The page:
Notice the rhythm of the breath and how it changes.

As thoughts arise, notice any thoughts and then bring the awareness back to the breath.

Finish the practice and bring the awareness back to the surroundings.

2 Body scan This is commonly practiced lying down and lasts between 10-20 minutes: • Begin by bringing the awareness to the belly and how it rises and falls with the breath. •

Move the awareness to solar plexus and then to the chest.

Take the awareness to the lower back, be aware of the subtle movement with the breath.

Move the awareness to the middle and then upper back, then the shoulders, noticing again the subtle movement with the breath.

Be aware of the whole of the torso and the breath.

Bring awareness to the upper arms, then the lower arms, moving to the hands, then fingers and then thumbs.

When the mind wonders gently bring the focus back to the body.

Transfer the awareness to the shoulders, moving to the back of neck and throat, noticing the breath.

Bring the awareness to the head, the back of the head and then the face.

Explore the sensation of the face, cheeks, nose, and lips.

Move the focus to the tongue, jaw, ears, eyes, forehead and then the scalp.

Bring the awareness back the belly and notice again the movement with the breath.

Move awareness to the buttocks, hips, pelvic floor, upper legs and then the thighs.

Moving then to the knees, lower legs, ankles, feet, soles and top of feet and then the toes.

Expand the awareness to the whole body and the breath.

Notice how the body moves with the breath.

Finish the practice and bring the awareness back to the surroundings.

3 Mindful movement This is practised standing, or can be adapted to seated or lying, generally lasts 1-20 minutes: •

Follow the sequence of movements and breathing whilst inhabiting the body.

Begin by standing with the feet hip distance apart and knees soft, shoulders relaxed and arms hanging by sides.

Feel the contact between the feet and the floor.

Notice and tune into the breath, beware of the breath in and out.

Aim to move in time with the breath (avoid changing the breath to the movement).

Gently turn from the waist, allowing the arms to be lose, move mainly from the hips.

Gently stop and return to the start position.

Lift arms to shoulder height, rotate the arms to face the ceiling, lift hands towards the ceiling/sky.

Lower hands to shoulder height and rotate hand back to the floor and slowly lower the hands.

Return to the starting position (resting in standing).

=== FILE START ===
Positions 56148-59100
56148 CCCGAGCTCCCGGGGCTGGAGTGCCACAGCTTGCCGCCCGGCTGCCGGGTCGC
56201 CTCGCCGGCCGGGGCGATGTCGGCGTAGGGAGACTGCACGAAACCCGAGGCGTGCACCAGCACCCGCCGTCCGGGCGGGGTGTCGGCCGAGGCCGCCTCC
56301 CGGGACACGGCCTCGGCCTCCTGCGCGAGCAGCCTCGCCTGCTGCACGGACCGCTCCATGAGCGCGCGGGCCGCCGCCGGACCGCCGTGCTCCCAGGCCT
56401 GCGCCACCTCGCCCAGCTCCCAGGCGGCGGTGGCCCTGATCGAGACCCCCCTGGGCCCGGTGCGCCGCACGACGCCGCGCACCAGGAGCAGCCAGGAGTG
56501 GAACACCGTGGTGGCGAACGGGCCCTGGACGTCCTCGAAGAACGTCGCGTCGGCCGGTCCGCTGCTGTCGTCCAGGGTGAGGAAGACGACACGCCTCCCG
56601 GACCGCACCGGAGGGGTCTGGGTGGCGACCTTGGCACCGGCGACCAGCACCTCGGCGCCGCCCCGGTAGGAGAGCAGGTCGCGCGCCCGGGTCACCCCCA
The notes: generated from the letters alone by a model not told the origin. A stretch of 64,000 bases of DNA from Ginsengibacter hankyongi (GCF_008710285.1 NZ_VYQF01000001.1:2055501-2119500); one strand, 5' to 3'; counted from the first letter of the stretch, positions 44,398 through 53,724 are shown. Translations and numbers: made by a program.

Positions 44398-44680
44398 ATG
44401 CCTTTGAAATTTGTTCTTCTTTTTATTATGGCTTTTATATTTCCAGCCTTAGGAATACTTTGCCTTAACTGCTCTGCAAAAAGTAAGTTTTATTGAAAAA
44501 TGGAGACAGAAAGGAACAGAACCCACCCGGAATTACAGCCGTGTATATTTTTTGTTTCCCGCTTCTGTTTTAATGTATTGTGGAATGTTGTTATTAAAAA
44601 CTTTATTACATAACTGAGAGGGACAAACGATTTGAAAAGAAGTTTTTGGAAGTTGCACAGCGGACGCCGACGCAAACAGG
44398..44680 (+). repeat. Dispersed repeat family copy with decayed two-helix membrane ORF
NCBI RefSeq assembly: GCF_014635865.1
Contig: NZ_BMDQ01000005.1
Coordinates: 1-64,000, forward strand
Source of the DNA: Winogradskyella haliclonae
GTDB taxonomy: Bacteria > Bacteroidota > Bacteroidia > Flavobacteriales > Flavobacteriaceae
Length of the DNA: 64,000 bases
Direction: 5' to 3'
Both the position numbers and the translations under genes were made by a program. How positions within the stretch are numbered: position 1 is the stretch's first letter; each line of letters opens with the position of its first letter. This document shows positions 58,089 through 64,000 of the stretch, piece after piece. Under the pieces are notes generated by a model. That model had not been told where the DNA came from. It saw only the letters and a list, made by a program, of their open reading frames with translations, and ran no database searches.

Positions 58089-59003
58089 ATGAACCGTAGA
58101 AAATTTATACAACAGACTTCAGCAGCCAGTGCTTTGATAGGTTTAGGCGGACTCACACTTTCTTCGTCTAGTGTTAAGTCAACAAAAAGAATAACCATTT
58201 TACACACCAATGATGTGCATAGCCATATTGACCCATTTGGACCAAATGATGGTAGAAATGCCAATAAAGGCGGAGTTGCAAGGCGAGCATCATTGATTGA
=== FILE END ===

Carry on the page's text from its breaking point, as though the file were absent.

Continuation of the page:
Repeat above one arm at a time, right followed by left.

Notice the sensations of the body and check in with experience.

When the mind wonders gently bring the focus back to the movement and the breath.

(Source: Adapted from Breath Works3)

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The annual BDA Research Symposium is a highlight event in the dietetic calendar and is a fantastic opportunity for dietitians to showcase their latest research. Over the last few years, the Symposium has soared in popularity and has grown to include dietitians from all areas of the profession including dietetic students, dietitians working in clinical practice, public health dietitians and research dietitians. Research presented at the Symposium could be anything from an undergraduate dissertation, an MSc/MRes project, a PhD study via a university or sponsored by the National Institute for Health Research (NIHR)/Health Education England (HEE), or practice-based research in a dietetic setting. The supportive environment makes it an encouraging and exciting place to present, network, collaborate, learn, and promote dietetics! Itâ&#x20AC;&#x2122;s also a great place to share best practice, new interventions and stimulate interest in research. HOW DOES THE SYMPOSIUM WORK?

There is a call for abstracts several months before the event which takes place every December in Birmingham. Abstracts are reviewed and judged anonymously, then sent back to the applicant with feedback. The applicant can then choose whether to re-submit their abstract for presentation once the feedback has been incorporated. ATTENDING ON THE DAY